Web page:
I’ve found it quite difficult to put into words my feelings about the Young Vic’s new production of Kafka’s The Trial, hence why this review appears about a week after I actually saw it. Suffice to say it is one of the most mind-bogglingly extraordinary productions I have ever seen, heavy concept, which could get tedious, united by some superb acting by Rory Kinnear as Josef K.
Before going any further, however, I should admit that, despite being an English Literature student, I have never in fact read The Trial, so if you’re hoping for comparisons between the book and the play, then this is not the review for you. All I knew going in was this was a famously complicated plot about Josef K, arrested and put on trial within the complex court system for a crime completely unknown to him. I did have a quick scan of the synopsis on Wikipedia as I was sitting in my seat, but it was so lengthy and complicated that my overwhelming thought was “Screw it, I’ll pick it up as I go along”.
Instead, I focused on the auditorium. The play was situated by designer Miriam Buether in the round, with a long thin stage in the middle, covered by a yellow block with a large keyhole in the middle showing us a glimpse of the travellator on which most of the play would be conducted (more about that later). Around the sides of this, the more expensive seats were laid out like wooden judicial benches, while those of us who chose the cheaper seats (only £5!!) were still given a pretty great view from up above and all around. We the audience became a character – the ‘neighbours’ who Kinnear frequently gesticulated to and accused of spying on him. I always like a production that gets the audience involved in some way, or breaks the fourth wall, and Kinnear did this with aplomb; without disturbing the action too much, and in an amusing, yet not gratuitous way.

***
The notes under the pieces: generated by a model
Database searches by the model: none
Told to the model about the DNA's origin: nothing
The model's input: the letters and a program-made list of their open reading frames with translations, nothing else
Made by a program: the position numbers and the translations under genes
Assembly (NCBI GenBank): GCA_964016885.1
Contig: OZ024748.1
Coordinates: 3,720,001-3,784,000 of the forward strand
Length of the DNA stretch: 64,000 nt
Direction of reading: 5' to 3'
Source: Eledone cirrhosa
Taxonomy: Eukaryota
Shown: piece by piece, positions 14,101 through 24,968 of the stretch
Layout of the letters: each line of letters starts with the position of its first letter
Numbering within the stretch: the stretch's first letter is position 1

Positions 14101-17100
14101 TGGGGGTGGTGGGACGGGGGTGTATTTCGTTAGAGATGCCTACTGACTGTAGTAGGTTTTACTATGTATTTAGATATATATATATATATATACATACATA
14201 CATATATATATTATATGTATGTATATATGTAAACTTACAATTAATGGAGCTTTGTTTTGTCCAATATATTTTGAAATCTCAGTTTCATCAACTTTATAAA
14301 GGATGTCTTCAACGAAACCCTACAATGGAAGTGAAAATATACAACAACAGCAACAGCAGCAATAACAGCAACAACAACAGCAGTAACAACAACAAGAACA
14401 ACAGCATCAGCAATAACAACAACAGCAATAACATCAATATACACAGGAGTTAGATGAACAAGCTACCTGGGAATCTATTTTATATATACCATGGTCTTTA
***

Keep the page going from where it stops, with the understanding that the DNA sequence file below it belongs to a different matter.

The script, written by Nick Gill, ranged from a standard speech pattern when Josef K was around other people, to this weird, more primitive language for his private quasi-soliloquies: “ee musten trial focus”, which reminded me of A Clockwork Orange. Kinnear was excellent at showing the shift between the two, the relatively affable everyman becoming suddenly far more confident and visceral and threatening when on his own. He was on stage throughout the entire two hour performance, and yet the energy never dropped; there was always a sense that he was giving it his all.
This was matched by Kate O’Flynn who played most of the sexualised female parts, haunting Josef K’s mind from the beginning, as lap-dancer Tiffany, to the end, by way of sex-crazed schoolgirl, alluring next-door neighbour Rosa and the sexually-abused cleaner at the court. Sian Thomas was also great as a chic lawyer who won’t stop talking, and Hugh Skinner (from W1A) was also fantastic at the several parts he had to play (especially as a dog-like client, panting across the stage).
The aforementioned travellator was conceptual without being distracting, moving us swiftly through Josef’s flat to his workplace to the court etc. and strengthening the impression, also enforced by the constant phrase repetitions, that “everything belongs to the court”, and the sense that Josef K is on an unstoppable track to his destiny through his trial.
So, in case you hadn’t noticed, I think this production is absolutely amazing; even though it was two hours without interval I was never bored or hoping that it would end. It may have been one of the most confusing plots and productions I’ve ever seen, but the acting is amazing, the concept is interesting, and – well, I still may not completely understand the plot, but it got me thinking, and really, that’s what I want from theatre.
The Trial at Young Vic Theatre: 5/5 stars